WASHINGTON – A judge who questioned whether Barclays Bank PLC was getting off too easily nonetheless approved a deal Wednesday that will likely enable the financial institution to avoid prosecution on allegations that it engaged in $500 million in illegal transactions with banks in Cuba, Iran, Libya, Sudan and Burma for more than a decade.
Under the arrangement with the Justice Department, Barclays will pay $298 million — half of it to the United States and the rest under an agreement with the Manhattan district attorney's office in New York.
In exchange for the London-based bank's ongoing cooperation, the two criminal charges the bank faces will be deferred and ultimately dropped as long as the financial institution demonstrates that it is complying with U.S. laws.
U.S. District Judge Emmet Sullivan expressed concern that no one working at the bank was charged criminally and that the $298 million would come out of the pockets of Barclays' shareholders.
It looks like the bank is "getting a free ride here; that is what the average person probably concludes," Sullivan said.
Justice Department attorney Kevin Gerrity said the deferred prosecution agreement represents a fair and appropriate resolution of the case, balancing the serious nature of the criminal charges and "doing the right thing."
Gerrity said "we looked very hard" to find individuals at the bank who engaged in the alleged criminal conduct.
"There was no paper trail?" Sullivan said. "Senior management has to know who is responsible. ... Someone has to mastermind this."
Gerrity said the bank spent $250 million conducting an internal investigation of the matter.
"They spent $250 million and didn't find anything? That's just shocking," the judge said.
"We did not find anyone" who engaged in criminal conduct, Gerrity said.
Gerrity said senior management did not know of the misconduct until 2006, and disclosed it to the Justice Department. Low-level employees carried out the transactions and it became a question of whether they lacked criminal intent, said David Braff, an attorney representing the bank.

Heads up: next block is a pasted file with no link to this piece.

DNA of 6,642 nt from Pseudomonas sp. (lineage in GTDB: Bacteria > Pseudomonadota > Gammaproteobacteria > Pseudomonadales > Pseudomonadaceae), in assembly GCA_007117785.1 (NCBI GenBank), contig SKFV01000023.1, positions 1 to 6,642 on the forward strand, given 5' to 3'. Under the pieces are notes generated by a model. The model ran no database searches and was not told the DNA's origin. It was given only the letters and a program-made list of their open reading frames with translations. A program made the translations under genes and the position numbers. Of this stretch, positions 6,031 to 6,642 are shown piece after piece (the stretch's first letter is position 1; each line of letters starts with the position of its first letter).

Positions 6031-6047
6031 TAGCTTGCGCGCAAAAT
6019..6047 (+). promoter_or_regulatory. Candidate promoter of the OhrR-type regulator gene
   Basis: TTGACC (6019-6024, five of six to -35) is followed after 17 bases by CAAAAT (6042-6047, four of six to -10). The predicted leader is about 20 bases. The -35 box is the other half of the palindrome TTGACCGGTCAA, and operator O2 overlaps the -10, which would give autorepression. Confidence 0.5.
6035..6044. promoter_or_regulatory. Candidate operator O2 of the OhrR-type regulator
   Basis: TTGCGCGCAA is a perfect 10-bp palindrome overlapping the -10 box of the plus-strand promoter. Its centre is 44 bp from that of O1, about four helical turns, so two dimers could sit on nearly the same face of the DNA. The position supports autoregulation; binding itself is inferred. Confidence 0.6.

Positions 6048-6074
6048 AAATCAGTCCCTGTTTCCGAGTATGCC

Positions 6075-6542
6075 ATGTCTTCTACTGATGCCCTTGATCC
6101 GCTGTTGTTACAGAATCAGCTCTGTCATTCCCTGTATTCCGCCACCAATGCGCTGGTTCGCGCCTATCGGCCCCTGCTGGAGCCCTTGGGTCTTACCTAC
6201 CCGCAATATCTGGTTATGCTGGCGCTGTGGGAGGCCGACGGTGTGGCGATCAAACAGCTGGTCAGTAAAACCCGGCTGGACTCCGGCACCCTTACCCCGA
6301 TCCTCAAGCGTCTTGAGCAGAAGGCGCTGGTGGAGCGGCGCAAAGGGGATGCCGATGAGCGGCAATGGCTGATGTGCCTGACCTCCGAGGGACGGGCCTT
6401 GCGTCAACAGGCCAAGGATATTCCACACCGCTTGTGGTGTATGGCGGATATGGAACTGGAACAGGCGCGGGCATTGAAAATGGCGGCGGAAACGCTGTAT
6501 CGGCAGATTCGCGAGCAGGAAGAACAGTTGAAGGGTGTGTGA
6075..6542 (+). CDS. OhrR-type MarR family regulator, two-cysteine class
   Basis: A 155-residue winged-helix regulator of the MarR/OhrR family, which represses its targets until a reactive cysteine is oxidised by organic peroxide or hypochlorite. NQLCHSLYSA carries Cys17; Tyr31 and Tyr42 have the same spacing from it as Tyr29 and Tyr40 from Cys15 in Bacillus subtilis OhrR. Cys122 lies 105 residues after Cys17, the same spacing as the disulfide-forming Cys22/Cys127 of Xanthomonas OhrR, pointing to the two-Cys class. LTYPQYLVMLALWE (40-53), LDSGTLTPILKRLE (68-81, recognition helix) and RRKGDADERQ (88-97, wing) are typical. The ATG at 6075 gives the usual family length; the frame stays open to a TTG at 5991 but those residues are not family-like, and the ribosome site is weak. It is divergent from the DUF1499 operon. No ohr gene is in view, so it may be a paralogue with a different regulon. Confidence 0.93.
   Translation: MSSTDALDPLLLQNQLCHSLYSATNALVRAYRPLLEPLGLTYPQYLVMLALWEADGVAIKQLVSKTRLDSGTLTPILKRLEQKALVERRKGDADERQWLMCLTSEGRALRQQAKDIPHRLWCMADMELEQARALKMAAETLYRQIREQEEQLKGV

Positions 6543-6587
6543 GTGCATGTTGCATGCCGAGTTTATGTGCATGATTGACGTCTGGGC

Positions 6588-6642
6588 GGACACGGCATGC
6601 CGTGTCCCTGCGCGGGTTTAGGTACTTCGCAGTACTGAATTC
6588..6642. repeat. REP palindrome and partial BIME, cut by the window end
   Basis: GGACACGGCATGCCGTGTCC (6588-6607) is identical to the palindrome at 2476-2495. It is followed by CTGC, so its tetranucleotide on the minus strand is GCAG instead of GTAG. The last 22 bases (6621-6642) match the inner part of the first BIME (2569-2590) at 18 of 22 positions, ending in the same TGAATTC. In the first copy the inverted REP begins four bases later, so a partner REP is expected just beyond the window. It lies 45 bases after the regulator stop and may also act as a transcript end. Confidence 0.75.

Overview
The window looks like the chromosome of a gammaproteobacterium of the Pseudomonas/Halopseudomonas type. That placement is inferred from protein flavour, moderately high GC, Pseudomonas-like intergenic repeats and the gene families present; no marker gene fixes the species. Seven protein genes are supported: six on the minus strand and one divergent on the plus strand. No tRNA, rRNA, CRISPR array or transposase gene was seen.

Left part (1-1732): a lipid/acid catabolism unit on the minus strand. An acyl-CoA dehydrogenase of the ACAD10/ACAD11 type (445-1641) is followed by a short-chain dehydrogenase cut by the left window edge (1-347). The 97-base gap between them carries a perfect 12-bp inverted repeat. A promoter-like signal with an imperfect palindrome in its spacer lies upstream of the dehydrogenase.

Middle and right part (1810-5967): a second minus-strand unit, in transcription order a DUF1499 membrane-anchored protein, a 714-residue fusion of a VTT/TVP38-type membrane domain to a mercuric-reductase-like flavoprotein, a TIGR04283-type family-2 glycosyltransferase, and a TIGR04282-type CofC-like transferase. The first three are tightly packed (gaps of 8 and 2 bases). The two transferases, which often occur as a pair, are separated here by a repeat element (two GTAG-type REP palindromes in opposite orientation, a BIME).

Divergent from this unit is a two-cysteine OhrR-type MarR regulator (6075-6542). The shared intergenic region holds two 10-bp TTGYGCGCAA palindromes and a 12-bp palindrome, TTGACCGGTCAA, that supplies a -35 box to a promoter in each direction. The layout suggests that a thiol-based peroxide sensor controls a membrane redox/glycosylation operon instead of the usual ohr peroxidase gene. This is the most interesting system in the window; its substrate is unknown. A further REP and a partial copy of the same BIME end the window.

Sullivan declared that "I am not trying to micromanage" the Justice Department, but the judge suggested that prosecuting the bank might have brought pressure to bear in terms of uncovering who was responsible for the alleged criminal conduct.
The judge said at the outset of the court proceeding that he was unfamiliar with deferred prosecution agreements like the one he was being asked to approve. His deep skepticism of the deal turned to acceptance over the course of the hearing, which lasted over an hour.
The Justice Department uses deferred prosecution agreements as an in-between option to obtaining the conviction of a corporation or declining to prosecute altogether.
The bank was accused of violating the Trading with the Enemy Act and the International Emergency Economic Powers Act.
According to court papers in the case, Barclays concealed the transactions that it carried out with banks in the countries, which were under U.S. economic sanctions.
The papers stated that as early as November 1987, banks in the sanctioned countries directed Barclays not to mention their names on payment messages sent to the United States. The papers also said that Barclays' operating procedures educated employees on how to bypass filters designed to flag incoming payment messages involving sanctioned banks.